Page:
Go to the actual article and read the startling price increases he is tracking. Not good.

"Stranded in Suburbia"

If Europe’s example is any guide, here are the two secrets of coping with expensive oil: own fuel-efficient cars, and don’t drive them too much.

Notice that I said that cars should be fuel-efficient — not that people should do without cars altogether. In Germany, as in the United States, the vast majority of families own cars (although German households are less likely than their U.S. counterparts to be multiple-car owners).
Read Krugman's entire op-ed from the NYT here.

Saturday, May 17, 2008

Air Travel Nearing an End?

That's what Heinberg thinks (while dealing with his own internal dilemma to boot):
I fly to educate both general audiences and policy makers about fossil fuel depletion; in fact, I’m writing this article aboard a plane en route from Boston to San Francisco. I wince at my carbon footprint, but console myself with the hope that my message helps thousands of others to change their consumption patterns. This inner conflict is about to be resolved: the decline of affordable air travel is forcing me to rethink my work. I’m already starting to do much more by video teleconference, much less by jet.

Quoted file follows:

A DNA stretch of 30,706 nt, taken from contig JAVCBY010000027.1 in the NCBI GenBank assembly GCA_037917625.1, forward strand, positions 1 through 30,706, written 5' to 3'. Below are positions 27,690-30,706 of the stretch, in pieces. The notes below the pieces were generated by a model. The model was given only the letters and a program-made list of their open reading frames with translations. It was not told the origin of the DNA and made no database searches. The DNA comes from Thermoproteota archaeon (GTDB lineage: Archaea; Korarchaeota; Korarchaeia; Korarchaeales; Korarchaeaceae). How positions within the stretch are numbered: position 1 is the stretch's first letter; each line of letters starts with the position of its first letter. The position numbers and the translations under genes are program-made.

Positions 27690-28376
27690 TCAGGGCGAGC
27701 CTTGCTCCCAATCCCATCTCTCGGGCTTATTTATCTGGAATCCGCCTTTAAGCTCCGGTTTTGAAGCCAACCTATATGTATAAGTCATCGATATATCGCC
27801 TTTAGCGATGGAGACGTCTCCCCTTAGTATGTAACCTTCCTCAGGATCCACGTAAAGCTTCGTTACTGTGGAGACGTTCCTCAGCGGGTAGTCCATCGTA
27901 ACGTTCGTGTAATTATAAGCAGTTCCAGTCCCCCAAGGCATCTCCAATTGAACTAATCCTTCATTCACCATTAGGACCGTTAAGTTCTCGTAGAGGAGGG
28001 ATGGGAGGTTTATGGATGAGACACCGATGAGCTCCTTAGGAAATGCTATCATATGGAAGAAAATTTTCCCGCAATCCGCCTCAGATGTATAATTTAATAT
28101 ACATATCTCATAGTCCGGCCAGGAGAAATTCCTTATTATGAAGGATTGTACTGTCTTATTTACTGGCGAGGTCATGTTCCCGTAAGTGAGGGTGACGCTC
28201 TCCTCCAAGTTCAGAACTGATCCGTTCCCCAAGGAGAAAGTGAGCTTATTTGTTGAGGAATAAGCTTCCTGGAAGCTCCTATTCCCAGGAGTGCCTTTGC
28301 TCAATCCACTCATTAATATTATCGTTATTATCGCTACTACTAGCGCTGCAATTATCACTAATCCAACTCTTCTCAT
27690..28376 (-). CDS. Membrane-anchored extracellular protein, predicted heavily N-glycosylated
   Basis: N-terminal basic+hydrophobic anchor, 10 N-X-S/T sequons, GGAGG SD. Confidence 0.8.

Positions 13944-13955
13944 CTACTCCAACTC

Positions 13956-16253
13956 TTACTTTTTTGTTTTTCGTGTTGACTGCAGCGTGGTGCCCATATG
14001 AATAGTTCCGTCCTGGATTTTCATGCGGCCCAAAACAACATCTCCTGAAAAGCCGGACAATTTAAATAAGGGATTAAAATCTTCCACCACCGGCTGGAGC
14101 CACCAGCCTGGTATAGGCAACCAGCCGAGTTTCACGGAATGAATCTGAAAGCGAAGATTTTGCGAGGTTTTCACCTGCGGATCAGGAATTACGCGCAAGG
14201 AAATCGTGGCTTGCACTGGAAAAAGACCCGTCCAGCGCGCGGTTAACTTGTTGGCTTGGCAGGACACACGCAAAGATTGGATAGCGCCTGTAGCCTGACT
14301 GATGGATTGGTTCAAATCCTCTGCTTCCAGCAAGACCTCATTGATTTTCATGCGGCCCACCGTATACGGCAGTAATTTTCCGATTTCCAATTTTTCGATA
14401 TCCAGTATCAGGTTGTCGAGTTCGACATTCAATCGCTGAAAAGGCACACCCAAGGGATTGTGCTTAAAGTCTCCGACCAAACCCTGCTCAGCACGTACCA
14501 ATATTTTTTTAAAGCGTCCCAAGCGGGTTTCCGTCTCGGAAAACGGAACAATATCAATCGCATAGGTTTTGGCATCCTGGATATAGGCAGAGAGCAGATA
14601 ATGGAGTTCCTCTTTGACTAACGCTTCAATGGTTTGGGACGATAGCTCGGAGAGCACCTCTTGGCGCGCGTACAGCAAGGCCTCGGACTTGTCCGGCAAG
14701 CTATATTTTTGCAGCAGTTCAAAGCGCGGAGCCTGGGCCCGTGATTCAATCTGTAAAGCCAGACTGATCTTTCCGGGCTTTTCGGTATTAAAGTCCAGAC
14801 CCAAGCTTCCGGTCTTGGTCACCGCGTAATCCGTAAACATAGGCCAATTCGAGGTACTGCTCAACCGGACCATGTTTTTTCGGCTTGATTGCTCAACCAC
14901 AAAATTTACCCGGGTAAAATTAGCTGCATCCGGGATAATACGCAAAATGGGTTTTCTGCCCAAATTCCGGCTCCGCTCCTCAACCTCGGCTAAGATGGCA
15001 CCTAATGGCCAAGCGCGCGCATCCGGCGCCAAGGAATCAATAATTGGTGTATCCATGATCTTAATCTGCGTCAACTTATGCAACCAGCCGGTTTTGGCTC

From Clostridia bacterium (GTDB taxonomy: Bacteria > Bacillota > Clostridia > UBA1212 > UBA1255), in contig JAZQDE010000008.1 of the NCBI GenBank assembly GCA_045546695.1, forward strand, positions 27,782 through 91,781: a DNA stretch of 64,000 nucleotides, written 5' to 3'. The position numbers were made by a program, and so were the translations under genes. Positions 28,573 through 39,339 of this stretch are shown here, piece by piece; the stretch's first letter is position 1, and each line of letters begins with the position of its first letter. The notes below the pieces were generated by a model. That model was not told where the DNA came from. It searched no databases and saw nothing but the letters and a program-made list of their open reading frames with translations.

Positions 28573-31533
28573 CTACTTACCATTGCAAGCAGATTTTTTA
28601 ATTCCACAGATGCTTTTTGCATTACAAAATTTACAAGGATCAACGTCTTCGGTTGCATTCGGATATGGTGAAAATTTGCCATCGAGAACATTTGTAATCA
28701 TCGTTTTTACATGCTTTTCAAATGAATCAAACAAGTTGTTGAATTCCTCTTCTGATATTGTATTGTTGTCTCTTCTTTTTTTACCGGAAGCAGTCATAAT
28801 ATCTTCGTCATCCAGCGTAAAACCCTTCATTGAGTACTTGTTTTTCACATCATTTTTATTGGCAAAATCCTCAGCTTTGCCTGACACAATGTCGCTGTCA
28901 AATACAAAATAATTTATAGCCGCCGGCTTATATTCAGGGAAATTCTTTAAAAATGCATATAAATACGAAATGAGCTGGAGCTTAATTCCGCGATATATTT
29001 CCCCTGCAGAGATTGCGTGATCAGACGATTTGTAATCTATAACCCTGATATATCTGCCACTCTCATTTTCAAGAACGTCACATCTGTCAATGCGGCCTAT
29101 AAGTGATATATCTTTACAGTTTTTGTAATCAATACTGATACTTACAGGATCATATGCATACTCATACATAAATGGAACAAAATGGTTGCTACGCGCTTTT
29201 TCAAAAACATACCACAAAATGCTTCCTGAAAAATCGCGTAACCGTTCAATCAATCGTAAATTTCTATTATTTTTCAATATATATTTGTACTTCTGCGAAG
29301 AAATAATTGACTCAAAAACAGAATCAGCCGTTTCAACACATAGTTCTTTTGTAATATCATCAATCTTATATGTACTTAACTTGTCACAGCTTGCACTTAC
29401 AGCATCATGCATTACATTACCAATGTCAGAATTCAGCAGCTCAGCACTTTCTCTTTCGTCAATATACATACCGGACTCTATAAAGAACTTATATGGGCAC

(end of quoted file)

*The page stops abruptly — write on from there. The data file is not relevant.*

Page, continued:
Those who live far from family will be more than inconvenienced, as will the hundreds of thousands who work for the airline industry directly or indirectly, or the millions who depend on tourism or airfreight for an income. These folks will have few options: teleconferencing can accomplish only so much.

Our species’ historically brief fling with flight has been fun, educational, and enriching on many levels to those fortunate enough to benefit from it. Saying goodbye will be difficult. But maybe as we do we can say hello to greater involvement in our local communities.

Thursday, May 15, 2008

Save Energy, Save Money...

...join the "cold war"?

That's what this article argues:
According to Tide, one can save up to 80% of energy per load by washing in cold. This is based on conversion from warm/cold to cold/cold cycle and using a vertical axis machine with electric water heater set at 140ยบ F.

You might be interested in a Time Magazine piece which reports, "A recent study by Cambridge University's Institute of Manufacturing found that 60% of the energy associated with a piece of clothing is spent in washing and drying it. Over its lifetime, a T-shirt can send up to 9 lbs. of carbon dioxide into the air."

Tuesday, May 13, 2008

Bill McKibben Op-Ed